Private Charles Holden no longer rests in the beautiful spot at the foot of the Alps that Sr. Catherine described in her diary. During World War I it was common practice for soldiers and Army nurses who died to be buried in temporary cemeteries near the battlefield or military hospital. After the war permanent sites were selected for cemeteries. Depending upon the wishes of the next of kin on record remains were either sent back to the US or re-interred in a permanent American cemetery. Today, Holden’s grave can be found in the American Cemetery at Suresne, France.

“Over There” is on display in the Provincial Archives through October 30.

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Preservation Projects: Digital Initiatives

A selection of the original glass plate negatives from our World War I holdings , on display as part of the "Over There" exhibit (used with permission of the Provincial Archives)

A selection of the original glass plate negatives from our World War I holdings , on display as part of the “Over There” exhibit (used with permission of the Provincial Archives)

Digital images on display in "Over There" (used with permission of the Provincial Archives)

Digital images on display in “Over There” (used with permission of the Provincial Archives)

 

 

 

 

 

 

 

 

 

In our efforts to preserve the Daughters’ legacy for years to come, we have worked with a number of specialists in art, book, and paper conservation. In addition, we have worked with experts in digital technology to make high-quality reproductions of archival materials. Digital copies allow us to reduce wear and tear on fragile originals and facilitate online access over the web and social media. In addition, digital technology can make obsolete formats once again accessible to scholars and the public. Such is the case with the images now on display as part of our exhibit, “Over There:” The Daughters of Charity’s Service in the First World War. The collections of the former St. Louis Province include a set of approximately 100 glass plate negatives depicting the Sisters’ World War I service. These negatives included images of the Sisters, the lay nurses who served with them, the hospital where they served, and the fighting along the Italian Front. Because of their format they could be not be studied, and had never been exhibited. They were digitized in 2009 by Digital Preservation, of St. Louis. With Over There, the World War I images are on display for the first time. Digital images were used to create all the photos used in both the physical exhibit and the companion video. Digital technology will play an important role in future preservation efforts.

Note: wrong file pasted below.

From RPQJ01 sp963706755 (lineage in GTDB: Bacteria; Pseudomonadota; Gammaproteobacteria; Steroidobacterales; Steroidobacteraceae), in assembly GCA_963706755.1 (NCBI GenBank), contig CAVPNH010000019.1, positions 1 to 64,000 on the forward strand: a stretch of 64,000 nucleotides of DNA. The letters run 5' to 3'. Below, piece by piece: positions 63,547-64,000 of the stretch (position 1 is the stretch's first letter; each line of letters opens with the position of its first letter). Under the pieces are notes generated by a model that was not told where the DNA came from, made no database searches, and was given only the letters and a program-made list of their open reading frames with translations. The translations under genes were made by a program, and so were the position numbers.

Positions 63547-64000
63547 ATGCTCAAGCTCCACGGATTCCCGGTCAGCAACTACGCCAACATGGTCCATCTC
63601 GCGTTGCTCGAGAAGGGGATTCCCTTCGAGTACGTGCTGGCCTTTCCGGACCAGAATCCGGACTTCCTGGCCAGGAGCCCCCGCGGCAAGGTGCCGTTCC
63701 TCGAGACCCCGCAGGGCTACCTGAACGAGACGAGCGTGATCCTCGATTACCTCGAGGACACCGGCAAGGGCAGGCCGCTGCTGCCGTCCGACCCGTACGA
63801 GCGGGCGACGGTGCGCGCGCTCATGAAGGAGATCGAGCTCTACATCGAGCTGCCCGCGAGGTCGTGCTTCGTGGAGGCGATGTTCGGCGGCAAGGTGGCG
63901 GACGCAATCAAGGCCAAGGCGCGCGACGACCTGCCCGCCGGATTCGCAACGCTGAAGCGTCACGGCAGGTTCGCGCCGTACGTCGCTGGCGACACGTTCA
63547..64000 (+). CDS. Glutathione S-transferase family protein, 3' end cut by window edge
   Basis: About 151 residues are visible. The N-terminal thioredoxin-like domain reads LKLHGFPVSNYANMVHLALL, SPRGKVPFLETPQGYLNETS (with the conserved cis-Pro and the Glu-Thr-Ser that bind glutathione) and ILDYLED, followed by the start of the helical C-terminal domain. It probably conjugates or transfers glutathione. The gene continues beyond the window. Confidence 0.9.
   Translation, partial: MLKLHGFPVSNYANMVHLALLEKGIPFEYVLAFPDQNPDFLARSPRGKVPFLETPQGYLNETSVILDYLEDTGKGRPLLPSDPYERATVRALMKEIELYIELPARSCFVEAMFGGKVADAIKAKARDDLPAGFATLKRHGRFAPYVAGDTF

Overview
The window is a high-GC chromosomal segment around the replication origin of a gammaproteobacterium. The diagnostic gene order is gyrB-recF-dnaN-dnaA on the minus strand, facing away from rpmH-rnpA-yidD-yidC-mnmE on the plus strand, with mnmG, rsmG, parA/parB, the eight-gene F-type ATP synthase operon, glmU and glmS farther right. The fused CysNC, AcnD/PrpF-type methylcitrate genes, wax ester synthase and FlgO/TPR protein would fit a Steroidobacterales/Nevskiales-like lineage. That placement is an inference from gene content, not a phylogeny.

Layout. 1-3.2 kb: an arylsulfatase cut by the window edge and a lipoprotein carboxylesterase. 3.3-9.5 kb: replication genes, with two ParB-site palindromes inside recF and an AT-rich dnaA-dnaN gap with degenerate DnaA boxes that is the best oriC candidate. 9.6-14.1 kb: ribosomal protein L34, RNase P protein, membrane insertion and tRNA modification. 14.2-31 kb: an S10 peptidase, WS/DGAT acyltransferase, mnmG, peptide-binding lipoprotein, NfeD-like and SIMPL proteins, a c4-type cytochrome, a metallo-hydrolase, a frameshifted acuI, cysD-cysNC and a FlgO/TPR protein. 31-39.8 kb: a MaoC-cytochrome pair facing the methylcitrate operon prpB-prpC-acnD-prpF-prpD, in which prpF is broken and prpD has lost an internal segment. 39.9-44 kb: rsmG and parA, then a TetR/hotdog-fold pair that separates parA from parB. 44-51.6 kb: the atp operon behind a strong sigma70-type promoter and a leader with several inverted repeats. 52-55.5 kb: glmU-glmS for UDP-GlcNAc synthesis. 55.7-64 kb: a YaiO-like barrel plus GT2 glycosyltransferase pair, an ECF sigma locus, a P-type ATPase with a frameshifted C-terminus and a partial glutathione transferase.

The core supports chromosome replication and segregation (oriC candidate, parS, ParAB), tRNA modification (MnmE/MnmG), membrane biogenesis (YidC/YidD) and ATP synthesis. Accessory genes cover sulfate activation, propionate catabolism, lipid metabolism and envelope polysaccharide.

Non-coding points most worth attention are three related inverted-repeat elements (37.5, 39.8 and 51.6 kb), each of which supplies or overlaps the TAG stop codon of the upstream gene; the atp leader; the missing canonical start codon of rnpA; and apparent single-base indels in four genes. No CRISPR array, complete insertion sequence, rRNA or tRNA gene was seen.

Over There will be on display through October 30.
Exhibit hours for Sisters, Associates, and volunteers on the Emmitsburg Campus: Monday-Friday, 8AM to 4:30PM
Exhibit hours for the general public: Wednesdays, 10AM to 4PM.
All exhibits are free of charge.

The Over There video may be viewed online using the links below.
Part 1:
Part 2